At least one of the militants appeared motivated to speak out because of anger at the army, which he said was no longer so supportive as it once was. Before 2001, Kashmiri-focused militant groups had offices across the country where they could openly recruit and allegedly received considerable state funds.

The man said the army was "putting up hurdles" to the group's work, including briefly arresting some of its members. He gave no details.

But it's widely believed that the army has been unwilling to go a step further and dismantle militant training camps and crackdown on the groups using them.

The reason: Pakistan's obsession with neighboring India as an existential threat. The two countries have fought three wars since 1947 - two over Kashmir - and remain in a state of semi-hostility.

India has a larger army, so Pakistan views militants as a cheap and motivated force when needed.

Pakistan's alleged harboring of Afghan Taliban factions is also related to its hostility toward India. Pakistan fears being encircled by India, and wants an Afghan regime hostile to New Delhi when U.S. troops eventually withdraw.

"Pakistan has never changed its policy of using jihad as an instrument of its defense policy, even after 9-11," said Arif Jamal, author of "Shadow War: The Untold Story of Jihad in Kashmir."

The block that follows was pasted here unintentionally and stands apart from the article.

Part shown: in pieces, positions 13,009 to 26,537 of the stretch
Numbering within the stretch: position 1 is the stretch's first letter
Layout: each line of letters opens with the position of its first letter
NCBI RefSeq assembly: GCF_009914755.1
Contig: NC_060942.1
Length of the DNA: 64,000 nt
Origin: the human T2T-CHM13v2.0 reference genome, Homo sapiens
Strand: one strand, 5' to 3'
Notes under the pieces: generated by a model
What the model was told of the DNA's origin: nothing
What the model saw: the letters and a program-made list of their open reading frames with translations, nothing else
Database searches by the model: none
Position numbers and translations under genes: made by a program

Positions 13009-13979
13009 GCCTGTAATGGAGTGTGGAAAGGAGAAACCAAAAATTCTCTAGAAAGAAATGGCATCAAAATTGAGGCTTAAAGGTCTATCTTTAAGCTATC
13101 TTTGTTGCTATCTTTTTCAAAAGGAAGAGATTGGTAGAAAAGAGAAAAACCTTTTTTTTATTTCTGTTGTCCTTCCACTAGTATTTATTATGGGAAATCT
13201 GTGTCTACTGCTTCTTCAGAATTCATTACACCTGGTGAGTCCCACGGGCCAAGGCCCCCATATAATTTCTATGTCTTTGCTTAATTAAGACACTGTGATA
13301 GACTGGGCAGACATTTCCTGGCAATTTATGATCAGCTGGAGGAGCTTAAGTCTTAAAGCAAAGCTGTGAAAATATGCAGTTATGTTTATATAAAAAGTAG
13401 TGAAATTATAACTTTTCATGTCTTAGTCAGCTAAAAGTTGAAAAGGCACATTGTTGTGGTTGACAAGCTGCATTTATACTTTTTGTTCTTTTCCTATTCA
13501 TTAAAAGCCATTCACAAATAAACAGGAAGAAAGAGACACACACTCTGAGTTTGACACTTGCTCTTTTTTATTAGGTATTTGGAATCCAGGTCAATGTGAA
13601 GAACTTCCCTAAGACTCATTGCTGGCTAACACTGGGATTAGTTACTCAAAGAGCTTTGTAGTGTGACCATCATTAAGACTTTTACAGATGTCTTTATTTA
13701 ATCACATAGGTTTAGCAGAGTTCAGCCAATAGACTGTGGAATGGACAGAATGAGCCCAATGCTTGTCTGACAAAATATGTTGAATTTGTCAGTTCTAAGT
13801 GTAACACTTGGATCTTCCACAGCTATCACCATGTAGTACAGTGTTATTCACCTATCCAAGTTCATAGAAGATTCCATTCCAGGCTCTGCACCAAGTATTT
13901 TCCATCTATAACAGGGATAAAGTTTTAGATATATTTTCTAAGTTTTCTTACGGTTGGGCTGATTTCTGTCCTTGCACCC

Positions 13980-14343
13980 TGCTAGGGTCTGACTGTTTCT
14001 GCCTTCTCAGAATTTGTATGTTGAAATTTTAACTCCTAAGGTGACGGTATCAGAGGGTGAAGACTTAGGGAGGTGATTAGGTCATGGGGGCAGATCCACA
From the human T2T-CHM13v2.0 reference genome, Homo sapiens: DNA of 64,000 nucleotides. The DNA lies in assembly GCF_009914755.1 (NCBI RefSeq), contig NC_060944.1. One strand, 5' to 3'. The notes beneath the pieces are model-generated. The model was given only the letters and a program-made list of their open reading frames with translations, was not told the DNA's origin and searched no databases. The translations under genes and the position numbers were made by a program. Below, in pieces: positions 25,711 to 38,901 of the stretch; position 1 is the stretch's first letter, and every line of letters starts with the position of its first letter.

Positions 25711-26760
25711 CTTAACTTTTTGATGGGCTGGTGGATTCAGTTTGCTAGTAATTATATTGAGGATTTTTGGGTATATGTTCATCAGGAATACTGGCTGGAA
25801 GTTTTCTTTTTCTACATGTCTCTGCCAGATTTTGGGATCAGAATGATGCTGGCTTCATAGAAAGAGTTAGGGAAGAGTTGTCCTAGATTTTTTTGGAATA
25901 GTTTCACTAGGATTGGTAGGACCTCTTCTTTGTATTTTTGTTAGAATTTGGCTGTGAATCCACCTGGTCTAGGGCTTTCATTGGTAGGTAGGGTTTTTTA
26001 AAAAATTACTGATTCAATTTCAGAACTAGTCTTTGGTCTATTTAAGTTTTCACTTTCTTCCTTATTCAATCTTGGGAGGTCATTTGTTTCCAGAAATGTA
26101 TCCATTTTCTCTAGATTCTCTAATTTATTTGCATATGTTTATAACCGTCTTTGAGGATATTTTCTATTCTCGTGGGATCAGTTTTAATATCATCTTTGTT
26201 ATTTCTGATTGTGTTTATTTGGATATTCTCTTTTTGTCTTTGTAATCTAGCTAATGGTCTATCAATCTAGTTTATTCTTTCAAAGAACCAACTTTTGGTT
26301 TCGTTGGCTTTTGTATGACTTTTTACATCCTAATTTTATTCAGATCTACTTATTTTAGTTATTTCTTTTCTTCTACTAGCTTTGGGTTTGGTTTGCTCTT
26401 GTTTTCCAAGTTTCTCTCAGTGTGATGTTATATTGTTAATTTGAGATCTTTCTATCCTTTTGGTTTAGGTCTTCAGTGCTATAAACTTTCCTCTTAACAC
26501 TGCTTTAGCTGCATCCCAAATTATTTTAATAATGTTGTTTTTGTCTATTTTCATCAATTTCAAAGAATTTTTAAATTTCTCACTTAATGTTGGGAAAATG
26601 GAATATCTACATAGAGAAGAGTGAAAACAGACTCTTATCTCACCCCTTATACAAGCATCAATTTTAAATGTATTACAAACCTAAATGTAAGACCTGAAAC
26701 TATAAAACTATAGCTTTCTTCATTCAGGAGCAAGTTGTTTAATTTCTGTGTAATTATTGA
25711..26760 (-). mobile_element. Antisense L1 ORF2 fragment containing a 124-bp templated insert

"They do not want evidence of that getting out, but everybody knows what they are doing," Jamal said.

But this policy comes with a price.

Many of Pakistan's former jihadi proxies have already turned against their former patrons in disgust at their collaboration with Washington after 9/11. Allied with al-Qaida and the Pakistani Taliban, they have carried out scores of suicide attacks within Pakistan.

One group, Lashkar-e-Taiba, is of growing concern to the West because it is believed to be seeking international links and modeling itself on al-Qaida. Foreigners have attended its camps. Lashkar operatives were trained in Pakistan before carrying out the 2008 terror attacks in the Indian city of Mumbai.

The three militants who spoke to the AP said all the bases in Mansehra were training recruits for jihad in Kashmir, not Afghanistan. An essential part of that process is religious indoctrination, especially a willingness to kill - and die - for Islam, said Jamal, who visited Mansehra camps about a decade ago.

The camp near the village of Khatai houses a mosque big enough for 2,500 worshippers as well as dormitories and classrooms, according to one militant, who said his job is to deliver supplies like boots and jackets to the facility. He said firing exercises take place deeper inside the forest, where the recruits stay in tents.

Recruits may enroll in a four-week course that covers basic military skills, or three-month stints with extensive instruction in guerrilla warfare, according to this militant. He said "chosen graduates" are then sent to the Pakistani-controlled part of Kashmir for more explosives training.

Not every graduate goes on to fight, he said.

"We don't make just killing machines. Rather, we are trying to make them God-fearing men so that they don't do anything wrong during jihad," said the second militant.

The camp supplier said the training camps temporarily closed down in 2005 after an earthquake that killed 80,000 people brought international attention and aid groups to the region.